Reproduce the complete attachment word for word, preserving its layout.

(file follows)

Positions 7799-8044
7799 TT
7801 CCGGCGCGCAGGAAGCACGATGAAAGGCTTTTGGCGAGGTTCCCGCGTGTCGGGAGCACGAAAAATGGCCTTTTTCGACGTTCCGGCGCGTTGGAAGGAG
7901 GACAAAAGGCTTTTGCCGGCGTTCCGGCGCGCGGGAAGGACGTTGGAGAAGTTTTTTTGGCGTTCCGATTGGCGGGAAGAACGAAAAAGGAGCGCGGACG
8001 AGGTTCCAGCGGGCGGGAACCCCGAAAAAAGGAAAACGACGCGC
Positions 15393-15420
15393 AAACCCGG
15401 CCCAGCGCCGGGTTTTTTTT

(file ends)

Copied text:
Positions 7799-8044
7799 TT
7801 CCGGCGCGCAGGAAGCACGATGAAAGGCTTTTGGCGAGGTTCCCGCGTGTCGGGAGCACGAAAAATGGCCTTTTTCGACGTTCCGGCGCGTTGGAAGGAG
7901 GACAAAAGGCTTTTGCCGGCGTTCCGGCGCGCGGGAAGGACGTTGGAGAAGTTTTTTTGGCGTTCCGATTGGCGGGAAGAACGAAAAAGGAGCGCGGACG
8001 AGGTTCCAGCGGGCGGGAACCCCGAAAAAAGGAAAACGACGCGC
Positions 15393-15420
15393 AAACCCGG
15401 CCCAGCGCCGGGTTTTTTTT